Regulatorsin Missouri have given the greenlight to an Ameren Corp. subsidiary, with some conditions attached,on its proposed Mark Twain Transmission Project.
TheMissouri Public Service Commission on April 27 voted 5-0 to grant a certificate of convenience and necessity, or CCN, for the company's planned345-kV, approximately 95-mile transmission line, pending assent from thecounties it through which it would cross.
Basedon evidence contained in the case, Ameren should be issued the CCN, the PSCsaid, stating that Ameren has demonstrated the project is needed and that it isqualified to own and operate the line. Ameren has also shown that it has thefinancial means to construct the project and that it would provide positiveeconomic benefits to the surrounding area as well as serve the public interest,the PSC said.
"Notably,there is a benefit to Missouri ratepayers if this CCN is granted," the PSCsaid in its order.Commissioners Scott Rupp and Maida Coleman concurred with the majority'sdecision. (Docket No. EA-2015-0146)
TheMark Twain project would "promote grid reliability, relieve congestion,promote renewable energy, meet local load serving needs" and drive downrates for customers, the order said.
However,since the company does not have assent from any of the counties, it must obtainauthorization from each one and provide proof to the PSC before the CCN becomeseffective. The line would run through Marion, Shelby, Knox, Adair and Schuylercounties in Missouri.
Accordingto the PSC, Ameren had argued county assent is not necessary for transmission linecertificates, but only for area certificates to serve retail customers.
But,the PSC found based on past rulings that for the utility to not need a linecertificate, the transmission line must pass through territory for which theutility already holds a certificate, or extend beyond territory the utilityholds a certificate for. The PSC determined in this case that Ameren did notmeet either criterion.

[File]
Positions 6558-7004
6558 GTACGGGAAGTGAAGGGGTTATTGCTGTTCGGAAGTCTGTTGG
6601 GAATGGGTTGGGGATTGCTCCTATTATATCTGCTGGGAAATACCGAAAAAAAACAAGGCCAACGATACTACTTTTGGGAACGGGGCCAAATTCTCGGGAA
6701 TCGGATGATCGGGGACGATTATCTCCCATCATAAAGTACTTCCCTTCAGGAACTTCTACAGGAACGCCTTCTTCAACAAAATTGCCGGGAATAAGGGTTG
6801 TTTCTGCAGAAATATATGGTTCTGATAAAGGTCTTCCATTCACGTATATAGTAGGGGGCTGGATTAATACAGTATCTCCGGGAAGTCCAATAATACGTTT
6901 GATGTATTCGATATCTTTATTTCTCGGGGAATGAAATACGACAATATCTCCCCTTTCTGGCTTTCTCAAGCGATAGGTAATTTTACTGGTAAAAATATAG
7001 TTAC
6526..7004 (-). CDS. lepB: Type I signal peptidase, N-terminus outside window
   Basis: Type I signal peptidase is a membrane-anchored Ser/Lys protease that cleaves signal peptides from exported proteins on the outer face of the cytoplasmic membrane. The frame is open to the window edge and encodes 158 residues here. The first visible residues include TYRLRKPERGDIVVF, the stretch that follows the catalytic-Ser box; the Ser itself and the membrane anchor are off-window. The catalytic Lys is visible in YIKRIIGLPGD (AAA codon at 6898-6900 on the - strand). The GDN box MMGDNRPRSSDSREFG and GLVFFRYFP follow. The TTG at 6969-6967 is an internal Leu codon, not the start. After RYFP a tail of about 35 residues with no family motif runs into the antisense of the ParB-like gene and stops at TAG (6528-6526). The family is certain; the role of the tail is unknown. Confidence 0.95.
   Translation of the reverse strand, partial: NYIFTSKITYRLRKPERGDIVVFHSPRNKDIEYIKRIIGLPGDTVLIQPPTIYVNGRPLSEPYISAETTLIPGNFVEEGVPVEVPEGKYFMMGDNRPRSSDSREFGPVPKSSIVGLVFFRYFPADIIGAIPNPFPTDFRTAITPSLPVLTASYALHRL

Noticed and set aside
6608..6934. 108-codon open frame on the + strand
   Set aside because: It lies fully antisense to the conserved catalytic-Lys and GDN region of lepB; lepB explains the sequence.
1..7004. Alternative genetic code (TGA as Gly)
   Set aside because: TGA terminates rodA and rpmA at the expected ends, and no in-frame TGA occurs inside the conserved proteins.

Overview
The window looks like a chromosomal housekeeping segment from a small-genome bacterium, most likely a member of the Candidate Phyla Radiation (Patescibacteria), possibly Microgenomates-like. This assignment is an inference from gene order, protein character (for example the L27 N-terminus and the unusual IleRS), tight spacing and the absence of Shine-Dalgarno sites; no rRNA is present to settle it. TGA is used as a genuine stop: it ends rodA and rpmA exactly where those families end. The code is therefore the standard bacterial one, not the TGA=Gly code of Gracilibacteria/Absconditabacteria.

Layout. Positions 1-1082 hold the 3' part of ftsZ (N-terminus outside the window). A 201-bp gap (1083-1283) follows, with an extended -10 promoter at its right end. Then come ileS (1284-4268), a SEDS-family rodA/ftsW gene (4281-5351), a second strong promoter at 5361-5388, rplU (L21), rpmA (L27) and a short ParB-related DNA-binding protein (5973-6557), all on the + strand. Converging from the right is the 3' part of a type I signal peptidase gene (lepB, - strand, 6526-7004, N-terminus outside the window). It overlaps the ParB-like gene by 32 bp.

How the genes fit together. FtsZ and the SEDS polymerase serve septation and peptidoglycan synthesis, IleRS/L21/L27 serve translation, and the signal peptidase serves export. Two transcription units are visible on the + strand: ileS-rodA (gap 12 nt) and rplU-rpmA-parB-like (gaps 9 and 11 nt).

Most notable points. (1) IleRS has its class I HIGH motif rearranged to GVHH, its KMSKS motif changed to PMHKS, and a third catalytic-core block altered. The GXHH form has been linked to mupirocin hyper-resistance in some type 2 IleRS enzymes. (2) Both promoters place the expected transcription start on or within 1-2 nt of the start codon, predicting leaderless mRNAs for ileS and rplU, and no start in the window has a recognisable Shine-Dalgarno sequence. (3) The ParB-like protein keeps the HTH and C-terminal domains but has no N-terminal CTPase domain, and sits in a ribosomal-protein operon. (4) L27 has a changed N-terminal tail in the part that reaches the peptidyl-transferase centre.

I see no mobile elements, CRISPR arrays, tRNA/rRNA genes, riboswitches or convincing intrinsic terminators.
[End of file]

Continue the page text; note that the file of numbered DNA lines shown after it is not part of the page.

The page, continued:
"Wewill work diligently with the counties in understanding the project's localbenefits and needs, while satisfying the statutory requirements and meeting allstandards and codes that govern the design and construction of the project,"Ameren senior project manager Jim Jontry said in an email April 28.
Amerenapplied to the PSCfor approval of the Mark Twain project in May 2015.
InFebruary 2015, the company revealedits final route for the project, which will run between a new substation nearKirksville, Mo., called Zachary, east to the Maywood substation near Palmyra,Mo. There, the project will connect to Ameren's Illinois Rivers 345-kV project,which will run about 330 miles across Illinois. Both projects have been labeledas multivalue projects by the MidcontinentIndependent System Operator Inc. TheZachary-Maywood project is MVP 8 and the Illinois Rivers project is MVP 9.
Theoverall cost of the Mark Twain project is estimated at $224 million. Aside fromthe main 345-kV line, it includes two other lines from the Zachary substation:a 345-kV line to the Iowa border, where it will interconnect with anothermultivalue project; and a roughly 2.5-mile, 161-kV line to the existing Adairsubstation, operated by Ameren's utility subsidiary Ameren Missouri, knownlegally as Union Electric Co.